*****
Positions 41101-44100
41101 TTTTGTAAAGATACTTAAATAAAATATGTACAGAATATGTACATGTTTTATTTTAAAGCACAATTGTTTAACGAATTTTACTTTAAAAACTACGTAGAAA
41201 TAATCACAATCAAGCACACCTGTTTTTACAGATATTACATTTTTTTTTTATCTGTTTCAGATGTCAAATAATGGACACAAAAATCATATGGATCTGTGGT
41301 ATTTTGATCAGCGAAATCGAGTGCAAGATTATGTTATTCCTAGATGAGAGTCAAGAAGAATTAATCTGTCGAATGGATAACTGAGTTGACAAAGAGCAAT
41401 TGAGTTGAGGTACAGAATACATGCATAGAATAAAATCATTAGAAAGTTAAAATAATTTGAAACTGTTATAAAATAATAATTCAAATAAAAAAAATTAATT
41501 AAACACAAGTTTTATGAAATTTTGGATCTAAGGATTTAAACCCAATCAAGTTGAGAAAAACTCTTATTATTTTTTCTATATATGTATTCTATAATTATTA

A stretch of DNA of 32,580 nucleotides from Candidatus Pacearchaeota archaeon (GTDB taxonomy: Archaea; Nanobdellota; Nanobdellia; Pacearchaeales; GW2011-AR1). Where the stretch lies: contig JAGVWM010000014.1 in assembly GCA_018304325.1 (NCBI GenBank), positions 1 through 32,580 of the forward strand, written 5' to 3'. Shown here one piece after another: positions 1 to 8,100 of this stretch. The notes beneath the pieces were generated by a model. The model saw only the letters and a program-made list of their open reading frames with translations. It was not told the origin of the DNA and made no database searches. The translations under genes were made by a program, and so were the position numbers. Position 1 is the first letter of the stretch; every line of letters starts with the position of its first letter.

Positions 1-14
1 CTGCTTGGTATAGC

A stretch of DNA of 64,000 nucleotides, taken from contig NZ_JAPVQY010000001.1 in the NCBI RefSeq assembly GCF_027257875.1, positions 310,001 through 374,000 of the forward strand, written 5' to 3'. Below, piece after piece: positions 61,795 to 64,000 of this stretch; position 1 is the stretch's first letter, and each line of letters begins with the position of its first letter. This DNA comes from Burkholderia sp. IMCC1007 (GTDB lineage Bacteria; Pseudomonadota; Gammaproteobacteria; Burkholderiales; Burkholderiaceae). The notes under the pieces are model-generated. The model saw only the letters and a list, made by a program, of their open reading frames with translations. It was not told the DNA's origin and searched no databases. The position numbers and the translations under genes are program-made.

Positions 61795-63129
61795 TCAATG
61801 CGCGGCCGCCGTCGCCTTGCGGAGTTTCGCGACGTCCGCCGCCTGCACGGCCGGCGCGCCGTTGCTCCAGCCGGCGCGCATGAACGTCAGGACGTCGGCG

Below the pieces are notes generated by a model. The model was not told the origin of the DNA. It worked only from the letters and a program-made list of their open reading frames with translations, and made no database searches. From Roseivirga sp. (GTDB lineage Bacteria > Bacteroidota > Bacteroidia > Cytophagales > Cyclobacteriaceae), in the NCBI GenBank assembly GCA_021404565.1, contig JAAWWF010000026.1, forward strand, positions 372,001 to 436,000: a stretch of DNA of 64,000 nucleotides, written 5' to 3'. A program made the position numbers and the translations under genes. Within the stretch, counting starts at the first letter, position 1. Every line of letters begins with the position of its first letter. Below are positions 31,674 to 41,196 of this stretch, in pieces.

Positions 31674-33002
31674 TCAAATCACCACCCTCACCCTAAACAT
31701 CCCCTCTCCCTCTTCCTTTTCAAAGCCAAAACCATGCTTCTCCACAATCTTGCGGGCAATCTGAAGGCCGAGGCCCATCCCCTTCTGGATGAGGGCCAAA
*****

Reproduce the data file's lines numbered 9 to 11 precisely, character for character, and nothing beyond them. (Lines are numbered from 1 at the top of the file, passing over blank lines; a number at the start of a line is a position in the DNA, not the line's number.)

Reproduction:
1 CTGCTTGGTATAGC

A stretch of DNA of 64,000 nucleotides, taken from contig NZ_JAPVQY010000001.1 in the NCBI RefSeq assembly GCF_027257875.1, positions 310,001 through 374,000 of the forward strand, written 5' to 3'. Below, piece after piece: positions 61,795 to 64,000 of this stretch; position 1 is the stretch's first letter, and each line of letters begins with the position of its first letter. This DNA comes from Burkholderia sp. IMCC1007 (GTDB lineage Bacteria; Pseudomonadota; Gammaproteobacteria; Burkholderiales; Burkholderiaceae). The notes under the pieces are model-generated. The model saw only the letters and a list, made by a program, of their open reading frames with translations. It was not told the DNA's origin and searched no databases. The position numbers and the translations under genes are program-made.

Positions 61795-63129